Sunday, May 8, 2016


Nest and her immediate family are purely fictional characters set smack dab down in the middle of Tennessee history.  However Nest's "husband"  John Walker and his grandmother Nancy Ward were important persons among the Cherokee. He actually married Elizabeth Lowery, daughter of a Scottish trader and Cherokee mother.  She had also been previously married to Joseph Sevier.  Most of the other characters are taken directly from the pages of history with a lot of imagination in between. 

The noted painter Catlin lived with the Mandan for a year 
and fully accepted that there were the Welsh Indians among them

Welsh Indian Fortress
Governor Sevier's letter documenting Oconostota's oral history of the Welsh Indians is one piece  of  evidence that they had indeed been there before they moved on and joined the Mandan tribe.  It was generally believed in the early days of our nation's history that the Welsh Indians were the descendants of Madog.  It has only been in the last century when it fell out of common knowledge and acceptance.    I first read of the Welsh Indians in my great grandfather Julius Cezar Meredith's writings of our Welsh ancestry. This was the inspiration for this story. 

It was after I researched and wrote Nest that I studied my ancestry and was surprised to find so many who came to Tennessee in the late 1700's.  They made their own treaties, wrote their own constitution before 1776 and were Indian fighters.  Some were massacred, like my 3 X great grandfather Jesse Adkins was scalped at age two, but lived though many of his family were killed. 

These were the Overmountain frontiersmen who also fought against the British in the Revolutionary War at the pivotal Kings Mountain Battle and won. The Fulkersons, Vance, and Sharp men were there.   I also found that I am a shirt-tail relative of Gov. Sevier  by way of his brother Valentine.  (The sister of  Valentine Sevier's wife was my 4 X great grandmother who was massacred, Agnes Goad Adkins. Valentine's suffered greatly by the lost of many family members at the hand of Indians)  I knew none of this when I wrote this book.

Sadly, Nancy Ward's prophetic dreams came true, the Trail of Tears.  Fortunately, she did not live to see this, one of the saddest chapters in American history.  President Jefferson sought a plan and President Andrew Jackson, Indian fighter, implemented a plan which President Harrison saw to completion to take the Cherokee's land.  When gold was discovered in Georgia, there was now no doubt in most minds that the land had to be taken. Even though the Supreme Court upheld some Indian rights, Andrew Jackson ignored it.  The soldiers came.  The Cherokees were rounded up from their villages, from their farms and log homes and plantations (Some Cherokee were wealthy in land and slaves), their goods plundered, some sold by lottery.  Many were not even left with the moccasins on their feet or with blankets to ward off the cold of winter.  The blankets that were issued were used ones from hospitals where the small pox had ravished and brought the sickness with them.  Even though more Cherokee knew how to read than their white neighbors, their printing press was confiscated.  They were put into crowded detention camps.  The main location was near John Walker's prosperous home and ferry business in the town he had marked out and planned, Calhoun.  The main body of Cherokee was made to walk the Trail of Tears in the dead of winter: one fourth of them died from exposure, hunger, or sickness before reaching Oklahoma.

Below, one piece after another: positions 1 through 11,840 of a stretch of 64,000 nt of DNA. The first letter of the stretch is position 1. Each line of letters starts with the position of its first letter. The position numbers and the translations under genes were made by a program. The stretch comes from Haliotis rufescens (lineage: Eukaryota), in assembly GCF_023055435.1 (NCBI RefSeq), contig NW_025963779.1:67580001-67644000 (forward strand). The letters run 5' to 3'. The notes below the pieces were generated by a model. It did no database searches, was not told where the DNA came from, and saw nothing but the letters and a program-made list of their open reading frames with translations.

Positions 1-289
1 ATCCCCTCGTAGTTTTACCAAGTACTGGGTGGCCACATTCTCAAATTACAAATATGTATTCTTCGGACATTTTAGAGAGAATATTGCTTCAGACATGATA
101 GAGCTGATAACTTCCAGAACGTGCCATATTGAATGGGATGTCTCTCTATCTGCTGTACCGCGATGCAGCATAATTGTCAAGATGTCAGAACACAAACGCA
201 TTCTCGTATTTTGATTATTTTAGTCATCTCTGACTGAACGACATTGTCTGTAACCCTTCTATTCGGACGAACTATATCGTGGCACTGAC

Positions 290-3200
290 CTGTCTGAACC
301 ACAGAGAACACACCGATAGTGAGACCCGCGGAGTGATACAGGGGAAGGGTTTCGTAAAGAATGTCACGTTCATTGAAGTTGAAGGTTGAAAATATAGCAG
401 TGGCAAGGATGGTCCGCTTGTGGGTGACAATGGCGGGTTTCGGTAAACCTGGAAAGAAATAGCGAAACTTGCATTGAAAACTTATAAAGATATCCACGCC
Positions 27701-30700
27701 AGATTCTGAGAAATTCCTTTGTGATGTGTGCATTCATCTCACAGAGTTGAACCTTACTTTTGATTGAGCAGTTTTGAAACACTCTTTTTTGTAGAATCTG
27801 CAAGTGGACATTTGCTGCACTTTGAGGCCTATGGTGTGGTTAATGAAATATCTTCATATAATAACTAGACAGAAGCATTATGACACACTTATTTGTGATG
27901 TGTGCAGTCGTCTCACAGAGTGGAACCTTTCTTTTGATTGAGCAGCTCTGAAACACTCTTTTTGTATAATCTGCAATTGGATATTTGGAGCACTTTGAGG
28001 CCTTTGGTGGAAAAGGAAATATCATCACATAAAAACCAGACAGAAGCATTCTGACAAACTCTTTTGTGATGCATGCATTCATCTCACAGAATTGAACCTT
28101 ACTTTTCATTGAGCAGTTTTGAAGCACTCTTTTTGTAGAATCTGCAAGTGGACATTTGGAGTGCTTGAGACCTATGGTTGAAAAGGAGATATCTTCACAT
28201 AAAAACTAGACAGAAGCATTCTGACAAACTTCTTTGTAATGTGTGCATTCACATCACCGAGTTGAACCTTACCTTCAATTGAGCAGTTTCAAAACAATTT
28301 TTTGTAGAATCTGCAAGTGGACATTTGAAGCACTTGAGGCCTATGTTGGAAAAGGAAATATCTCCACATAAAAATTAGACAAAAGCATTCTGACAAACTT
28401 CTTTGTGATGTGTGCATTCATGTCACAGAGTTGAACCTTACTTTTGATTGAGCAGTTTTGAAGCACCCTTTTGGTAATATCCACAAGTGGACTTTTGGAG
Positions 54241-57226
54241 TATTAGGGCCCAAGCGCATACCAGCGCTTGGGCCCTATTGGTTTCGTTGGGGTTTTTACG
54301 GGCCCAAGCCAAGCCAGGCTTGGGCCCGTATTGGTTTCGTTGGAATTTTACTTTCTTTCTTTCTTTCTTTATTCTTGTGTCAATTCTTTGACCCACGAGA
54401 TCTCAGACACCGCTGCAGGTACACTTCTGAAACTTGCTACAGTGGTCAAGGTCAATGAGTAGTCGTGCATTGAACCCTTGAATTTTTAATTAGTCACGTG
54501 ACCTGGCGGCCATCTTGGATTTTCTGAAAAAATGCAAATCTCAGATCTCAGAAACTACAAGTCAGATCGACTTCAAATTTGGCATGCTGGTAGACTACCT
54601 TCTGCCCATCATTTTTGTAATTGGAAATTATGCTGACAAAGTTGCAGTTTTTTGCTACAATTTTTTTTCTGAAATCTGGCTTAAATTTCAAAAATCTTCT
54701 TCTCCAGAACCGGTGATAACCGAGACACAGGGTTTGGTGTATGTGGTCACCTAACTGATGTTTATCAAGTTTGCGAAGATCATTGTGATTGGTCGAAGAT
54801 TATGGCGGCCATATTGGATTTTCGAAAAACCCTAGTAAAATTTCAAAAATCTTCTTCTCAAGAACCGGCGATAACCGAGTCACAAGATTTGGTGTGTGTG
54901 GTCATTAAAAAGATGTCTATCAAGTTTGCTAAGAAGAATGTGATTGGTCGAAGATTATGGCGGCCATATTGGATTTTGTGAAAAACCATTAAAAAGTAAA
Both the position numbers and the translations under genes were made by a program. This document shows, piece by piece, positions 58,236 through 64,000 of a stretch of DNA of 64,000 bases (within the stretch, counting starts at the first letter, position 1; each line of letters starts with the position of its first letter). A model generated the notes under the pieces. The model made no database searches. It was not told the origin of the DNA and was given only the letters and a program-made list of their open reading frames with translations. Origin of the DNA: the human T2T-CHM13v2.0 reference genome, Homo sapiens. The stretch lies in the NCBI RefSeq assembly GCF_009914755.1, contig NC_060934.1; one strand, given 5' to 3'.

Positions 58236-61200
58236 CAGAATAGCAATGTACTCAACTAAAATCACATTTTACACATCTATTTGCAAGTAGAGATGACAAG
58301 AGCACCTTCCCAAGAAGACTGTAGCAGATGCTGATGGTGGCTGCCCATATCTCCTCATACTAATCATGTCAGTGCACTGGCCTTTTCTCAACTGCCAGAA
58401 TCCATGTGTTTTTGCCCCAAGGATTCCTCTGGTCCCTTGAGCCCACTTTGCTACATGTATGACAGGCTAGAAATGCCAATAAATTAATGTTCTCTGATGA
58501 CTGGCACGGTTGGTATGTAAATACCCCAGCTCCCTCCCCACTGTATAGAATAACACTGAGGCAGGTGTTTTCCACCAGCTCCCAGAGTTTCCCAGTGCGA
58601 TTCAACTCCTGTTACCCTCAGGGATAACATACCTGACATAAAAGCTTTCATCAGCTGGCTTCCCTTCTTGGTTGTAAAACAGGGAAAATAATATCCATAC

As far as the tragedy of Ywahoo Falls Massacre, the reports are conflicting whether this really happened  But it is said that Rev. Blackburn was a broken man after this tragedy.  It amazed me also how early the Moravians, Methodists, Presbyterians, and Baptists braved the frontier, including Asbury, how they combined in the great awakenings, camp meetings which included the Cherokee.


As I delved into the history, it was hard to imagine, that some of those who were "Indian haters" married Indian women as Joseph Sevier did.  What did Gov. Sevier think of his "half-breed" grandchildren?  I wonder if his grandchildren were forced on the Trail of Tears.  These are some of my unanswered questions.  For example among our relatives, Owen Adkins was massacred along with his wife and several children whereas another Adkins relative was married to a chief's daughter.


There were deep divisions in the Cherokee leadership over the cessation of the land, and John Walker's son, his namesake, was murdered, shot in the back after one of these council meetings.  These bitter divisions followed them to the Oklahoma Indian Territory and even into the Civil War as they took opposite sides.  History sometimes has no easy answers.

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